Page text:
The Biology of Breast Milk
Getting a Good Start on Nutrition
You may have heard that breast milk is best. But what makes it so good for babies? Breast milk fills your baby’s health needs. Researchers are now learning more about what’s in it and how it changes as babies grow.
“Breastfeeding is the gold standard for feeding infants,” says Dr. Dan Raiten, an NIH expert on childhood nutrition. Human milk provides nutrients and other compounds that babies need to grow and develop. These include proteins, fats, carbohydrates, vitamins, and minerals.
Experts recommend that infants drink human milk exclusively for the first six months of life. If possible, they should continue drinking human milk, from the breast or that’s been pumped and placed in a bottle, for up to 12 months. Parents can add in other foods starting around six months.
Breastfeeding (sometimes called chestfeeding) lowers an infant’s risk for developing asthma, obesity, type 1 diabetes, ear infections, gut infections that cause diarrhea or vomiting, and sudden infant death syndrome (SIDS). It also benefits the mother, potentially lowering her risk of high blood pressure, type 2 diabetes, ovarian cancer, and breast cancer. It helps the parent-infant bonding process, too.
Human milk also provides infants with protection from germs. A baby’s The system that protects your body from invading viruses, bacteria, and other microscopic threats. is not yet developed. So they don’t have many germ-fighting molecules, called antibodies. Breast milk passes the mother’s antibodies to the baby. This helps protect the child from germs until their immune system develops.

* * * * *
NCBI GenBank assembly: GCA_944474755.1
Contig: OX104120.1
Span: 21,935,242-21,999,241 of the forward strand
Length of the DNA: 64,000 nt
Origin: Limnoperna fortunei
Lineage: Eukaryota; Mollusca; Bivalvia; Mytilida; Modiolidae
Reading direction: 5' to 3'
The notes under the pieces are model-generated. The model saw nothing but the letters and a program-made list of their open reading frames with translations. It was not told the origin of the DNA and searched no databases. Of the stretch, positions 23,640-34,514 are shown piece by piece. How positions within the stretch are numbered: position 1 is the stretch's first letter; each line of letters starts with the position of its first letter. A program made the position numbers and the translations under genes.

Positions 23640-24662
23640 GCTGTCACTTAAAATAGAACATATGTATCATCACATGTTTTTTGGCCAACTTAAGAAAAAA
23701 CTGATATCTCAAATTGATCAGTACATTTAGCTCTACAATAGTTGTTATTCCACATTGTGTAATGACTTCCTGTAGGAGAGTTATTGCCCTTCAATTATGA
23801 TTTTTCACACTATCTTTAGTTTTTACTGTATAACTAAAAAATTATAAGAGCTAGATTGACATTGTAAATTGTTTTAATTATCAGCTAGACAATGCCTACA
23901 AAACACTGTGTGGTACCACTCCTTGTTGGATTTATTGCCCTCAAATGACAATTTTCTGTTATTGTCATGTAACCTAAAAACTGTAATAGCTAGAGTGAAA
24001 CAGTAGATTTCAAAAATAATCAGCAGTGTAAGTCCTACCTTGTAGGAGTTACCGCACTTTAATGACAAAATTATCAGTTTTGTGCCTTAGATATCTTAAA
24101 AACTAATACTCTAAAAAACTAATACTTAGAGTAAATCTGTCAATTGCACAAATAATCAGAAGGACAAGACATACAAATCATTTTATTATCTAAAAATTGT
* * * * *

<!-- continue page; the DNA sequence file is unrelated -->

Breast milk contains many other biologically active components, too. “Human milk is not just a composite of individual components,” Raiten says. “It’s an active biological system.” The lactating (milk-producing) parent and infant interact and affect one another. That means what’s in human milk can change, even over the course of the day.
Take the molecules that regulate your body’s biological clocks, or circadian clocks. Your body has different amounts of these depending on the time of day. They signal when it’s time to wake, eat, and sleep. These are passed along to the baby through breast milk.
Researchers are just beginning to understand how milk composition affects babies’ short-term and long-term health. To learn more, NIH started the BEGIN project. This project is trying to untangle the biology behind milk production, how milk affects babies’ development, and how babies and their environment influence this system.
Some lactating parents don’t produce enough milk or may have physical issues that block milk from coming out. Others may be advised against breastfeeding if they’re taking certain medications or drugs or when they have certain illnesses.
For those who can’t breastfeed, formula is an option. “Formula is based on our best knowledge about the composition of human milk,” Raiten says. And that knowledge continues to evolve.
“If you can do it, breastfeeding is the best way to take care of your baby,” says Raiten. If you’re having trouble, talk with your health care provider.
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